Let’s say you’re Mr. Spock. You know you have the right solution: Don’t sell when the market panics. Buy!
Don’t solve the problem too quickly.
Let’s take another example from pop culture:
Remember the movie “White Men Can’t Jump?” Rosie Perez and Woody Harrelson’s characters are lying in bed together.
Rosie says, “Honey, I’m thirsty.”
Woody, being a guy, wants to solve the problem. So, he gets up and gets her a glass of water.
“Here you go, honey.”
Rosie: “When I said, I was thirsty, it doesn’t mean, I want you to bring me a glass of water.”
Woody: “It doesn’t?”
Rosie “If I have a problem, it doesn’t mean you’re supposed to solve it! Men always think that they can solve a woman’s problems. It makes them feel omnipotent.”
Rosie: “I read it in a magazine: If I’m thirsty, I want you to sympathize. I want you to say, “I, too, know how it feels to have a dry mouth.””
See, sometimes, you need to show them that you’re listening on a deeper-than-surface level, before you go about solving the problem.
Woody’s character and Mister Spock were both great problem solvers. But both needed a little help in the empathy department. And, of course, in actually communicating that empathy to others.
Well, here are a few tips on how to do just that.
#1. Eliminate distractions.
This is a crucial matter when you expect to be discussing an emotionally sensitive topic. Turn off your cell phone, and put it away out of sight. When your client or prospect is really opening up to you, even glancing at your incoming texts for a split-second sends a very off-putting message.
Turning off your cell on a sales call or client meeting is just common sense.
#2. Stay client-focused.
Listen more than you talk. You will probably have to talk more during the presentation phase, when you’re showing the client your recommendations. But definitely listen at least two or three times more than you talk during the fact-finder phase.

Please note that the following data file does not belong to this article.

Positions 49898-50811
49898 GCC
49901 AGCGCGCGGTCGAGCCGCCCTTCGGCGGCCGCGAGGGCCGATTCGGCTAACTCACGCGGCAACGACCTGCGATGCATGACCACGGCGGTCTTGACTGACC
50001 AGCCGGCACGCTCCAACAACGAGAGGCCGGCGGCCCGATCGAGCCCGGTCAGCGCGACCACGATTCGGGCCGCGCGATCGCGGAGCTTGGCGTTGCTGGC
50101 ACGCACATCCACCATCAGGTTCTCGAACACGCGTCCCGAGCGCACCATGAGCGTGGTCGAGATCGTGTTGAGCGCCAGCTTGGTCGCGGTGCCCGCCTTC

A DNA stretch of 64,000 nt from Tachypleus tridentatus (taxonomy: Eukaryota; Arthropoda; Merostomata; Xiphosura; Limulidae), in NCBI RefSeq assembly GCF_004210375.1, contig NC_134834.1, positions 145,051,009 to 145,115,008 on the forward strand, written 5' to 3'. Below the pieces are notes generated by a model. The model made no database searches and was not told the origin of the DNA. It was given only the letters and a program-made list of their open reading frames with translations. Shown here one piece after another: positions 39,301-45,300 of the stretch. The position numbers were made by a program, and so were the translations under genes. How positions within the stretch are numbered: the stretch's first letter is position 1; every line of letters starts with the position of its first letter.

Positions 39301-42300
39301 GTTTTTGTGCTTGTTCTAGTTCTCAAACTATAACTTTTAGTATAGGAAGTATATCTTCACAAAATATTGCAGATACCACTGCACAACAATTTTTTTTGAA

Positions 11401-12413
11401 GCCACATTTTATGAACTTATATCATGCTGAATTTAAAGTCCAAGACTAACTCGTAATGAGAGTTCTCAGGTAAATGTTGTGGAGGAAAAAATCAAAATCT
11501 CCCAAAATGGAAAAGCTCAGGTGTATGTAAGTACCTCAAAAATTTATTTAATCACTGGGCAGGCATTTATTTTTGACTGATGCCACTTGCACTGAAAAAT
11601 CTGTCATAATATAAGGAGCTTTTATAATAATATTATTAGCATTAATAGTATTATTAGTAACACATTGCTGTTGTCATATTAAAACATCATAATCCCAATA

#3. Ask open-ended questions.
This not only keeps them talking, it also gives you the opportunity to listen. It also ensures that your prospects won’t walk away from the interview thinking they didn’t get a chance to tell you something important!
#4. Engage the silent partner.
When you’re interviewing a couple, one of them is usually more talkative than the other. Ask the silent partner what he or she is feeling. And listen intently. If you don’t, the silent partner will shoot you down as soon as you leave the appointment. So, get his or her feelings or objections out. And continue to practice empathic listening throughout.
#5. Share your own story. But don’t overshare.
Sharing parts of your own life experience can help you establish that you understand what your client or prospect is feeling at the moment. But don’t say so much that it becomes a conversation about yourself. Make your point – just enough to say “I’ve been there. I get it.” Then go right back to being client-focused.
#6. Confirm your understanding.
After you’ve heard them out, confirm your understanding with them. Say, “so if I’m understanding you correctly, your major concern right now are x, y and z. Am I on the right track?”
Hopefully you have it right. If you don’t, it’s important to get any misperceptions corrected now. But once you express their own concerns back at them, accurately, you will have gone a long way toward showing your prospect or client that you really get where they’re coming from.
This is a necessary precondition to successfully presenting a solution or course of action that may seem counterintuitive. Such as, for example, buying low and selling high.
Now go call 100 people and practice empathic listening!